When it comes to the micro four-thirds system, one of the biggest complaints I hear is that you’re limited by the sensor. And while you can certainly make that argument, for me it’s more about my needs and usage. But for the times when you do need a larger photograph, both Olympus and Panasonic now offer high-resolution shooting modes in their top-of-the-line cameras, the Olympus OM-D E-M1 MkII, E-M5 MkII and the Lumix DC-G9, which create an 80-megapixel photo.

How it Works

Both cameras work the same way in terms of how high-resolution photos are created. For RAW images, they create a series of eight frames that are shifted by half-pixel increments each time. They then bring the eight frames together to create a final image. This works the same with Panasonic’s JPEG images, but the Olympus creates a 50MP final image instead of 80MP.

Because you’re shifting with each frame, this can create a type of movement in your photograph — meaning, it’s not ideal for people shots. But if you’re shooting landscapes or something that doesn’t move, it’s a great solution. Furthermore, this also means that you really need a tripod when shooting.

For both cameras, you’re limited to a maximum ISO of 1600 and minimum aperture of f/8. But there’s one big difference when it comes to shutter speed — the Olympus OM-D E-M1 Mark II lets you use any shutter speed as slow as 60 seconds, while the Panasonic Lumix G9 limits you to one second or faster.

Olympus OM-D E-M1 Mark II

With the Olympus OM-D E-M1 Mark II, there are two options in terms of high-resolution images. If you shoot JPEG, you can shoot a 50MP photograph, whereas with RAW you can shoot an 80MP photograph. High Res Shot is also available on the Olympus OM-D E-M5 Mark II, providing a 64MP RAW or 40MP JPEG file.

To get started, go to the Custom Menu (signified by a gear icon). From there, scroll down to the D1 menu. In this screen, you’ll see five options. The fourth option is what you want to select. This gives you the ability to add different shooting modes directly to your Super Control Panel.

At the very end of this menu, you’ll see an icon with two overlapping squares and several dots. Make sure this is checked, and then exit out of the menu completely. This will make it so that you can easily change to High Res Shot in the future, without having to go through the above steps.

If you want to add options like a shutter delay to your high-resolution photos, go to the Camera Settings 2 menu and click on High Res Mode.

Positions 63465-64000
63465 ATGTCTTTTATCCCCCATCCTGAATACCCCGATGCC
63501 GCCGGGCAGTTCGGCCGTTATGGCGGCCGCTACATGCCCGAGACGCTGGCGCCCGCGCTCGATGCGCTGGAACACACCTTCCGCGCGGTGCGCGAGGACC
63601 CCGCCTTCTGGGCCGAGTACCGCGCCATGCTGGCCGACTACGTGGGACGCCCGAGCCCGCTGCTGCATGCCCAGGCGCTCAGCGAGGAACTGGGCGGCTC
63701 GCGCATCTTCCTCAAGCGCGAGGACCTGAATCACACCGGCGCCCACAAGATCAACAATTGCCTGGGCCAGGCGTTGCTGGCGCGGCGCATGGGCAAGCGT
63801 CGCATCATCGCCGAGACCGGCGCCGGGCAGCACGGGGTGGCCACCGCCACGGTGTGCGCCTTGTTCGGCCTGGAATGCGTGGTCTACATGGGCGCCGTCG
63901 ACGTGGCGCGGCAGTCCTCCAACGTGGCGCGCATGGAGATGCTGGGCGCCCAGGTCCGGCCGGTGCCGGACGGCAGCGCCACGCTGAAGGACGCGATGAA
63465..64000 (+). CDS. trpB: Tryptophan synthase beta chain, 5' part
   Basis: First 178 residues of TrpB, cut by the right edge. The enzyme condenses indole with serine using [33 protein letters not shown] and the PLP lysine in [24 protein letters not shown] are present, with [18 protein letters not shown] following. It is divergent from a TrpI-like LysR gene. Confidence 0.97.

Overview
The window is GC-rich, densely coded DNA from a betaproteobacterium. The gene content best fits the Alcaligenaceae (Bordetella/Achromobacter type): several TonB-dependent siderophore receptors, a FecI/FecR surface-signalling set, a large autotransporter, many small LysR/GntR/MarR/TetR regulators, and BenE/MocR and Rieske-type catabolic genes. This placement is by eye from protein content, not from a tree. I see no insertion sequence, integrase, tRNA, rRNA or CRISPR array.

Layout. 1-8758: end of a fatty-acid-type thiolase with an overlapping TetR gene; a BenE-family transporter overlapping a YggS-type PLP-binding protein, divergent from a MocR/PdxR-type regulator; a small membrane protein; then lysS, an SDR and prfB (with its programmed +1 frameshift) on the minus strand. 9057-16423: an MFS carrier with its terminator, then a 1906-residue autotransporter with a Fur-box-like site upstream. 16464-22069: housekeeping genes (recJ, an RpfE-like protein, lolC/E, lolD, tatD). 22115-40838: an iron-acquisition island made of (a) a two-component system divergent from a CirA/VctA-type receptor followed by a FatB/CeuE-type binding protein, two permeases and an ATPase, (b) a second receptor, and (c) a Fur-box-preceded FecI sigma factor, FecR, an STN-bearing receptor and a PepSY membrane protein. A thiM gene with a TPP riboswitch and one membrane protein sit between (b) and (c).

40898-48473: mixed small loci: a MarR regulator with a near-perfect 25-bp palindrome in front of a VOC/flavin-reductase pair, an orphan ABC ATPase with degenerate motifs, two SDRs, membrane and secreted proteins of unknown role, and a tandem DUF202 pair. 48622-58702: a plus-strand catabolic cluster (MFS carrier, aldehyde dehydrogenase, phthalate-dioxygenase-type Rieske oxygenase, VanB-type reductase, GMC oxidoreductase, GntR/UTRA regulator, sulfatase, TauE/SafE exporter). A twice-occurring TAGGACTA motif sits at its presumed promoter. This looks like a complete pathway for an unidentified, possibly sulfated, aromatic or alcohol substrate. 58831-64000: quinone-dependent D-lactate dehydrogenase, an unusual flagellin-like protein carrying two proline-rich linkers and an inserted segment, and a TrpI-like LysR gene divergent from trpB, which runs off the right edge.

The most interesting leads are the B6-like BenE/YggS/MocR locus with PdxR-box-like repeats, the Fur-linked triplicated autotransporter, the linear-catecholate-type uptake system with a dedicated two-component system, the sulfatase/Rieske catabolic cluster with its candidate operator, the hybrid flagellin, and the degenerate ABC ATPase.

From there, open your Super Control Panel. This can be done by hitting the Display button to the left of your viewfinder. Then click OK to edit the settings in the panel.

You’ll see a bunch of options in this panel, but the one you want to change is the shooting mode, right in the middle, below the focus selection point. You’ll be able to change this to the icon you added earlier (located at the end), which will read as High Res Shot once selected.

Out of the box, this will record as a Fine JPEG, which will give you a 50MP image. To record an 80MP RAW image, change card slot 1 (and 2, if you’d like) to select 50M SF+RAW. This will add a RAW recording of the High Res Shot in addition to a Super Fine JPEG image. Alternatively, you can use the same method to record a smaller, 25MP JPEG image or a 25MP JPEG image in addition to a RAW image.

Panasonic Lumix G9

To get started with High Resolution Mode on the Panasonic Lumix G9, go to the Camera Record Settings menu, signified by a red camera icon.

In the fourth section of the Camera Record Settings menu, you’ll find High Resolution Mode. Click that and then customize it to your liking. You can add things like a shutter delay and also record a normal, 20MP image while producing your high-resolution photograph. You can also change the JPEG size to 40MP, in case you want something in-between.

When you’re ready, hit Start.

You can also assign High Resolution Mode to an Fn button on your G9 camera, making it easy to turn on High Resolution Mode without having to dig through the menu system.


With both the Olympus E-M1 Mark II and Lumix G9 providing standard 20MP images, having a high-resolution option is certainly beneficial for when you want to print large images. And while it’s not perfect for every situation, for landscapes, nature and even food, high-resolution shooting is a great option to produce the sharpest image possible.

Just don’t forget that tripod!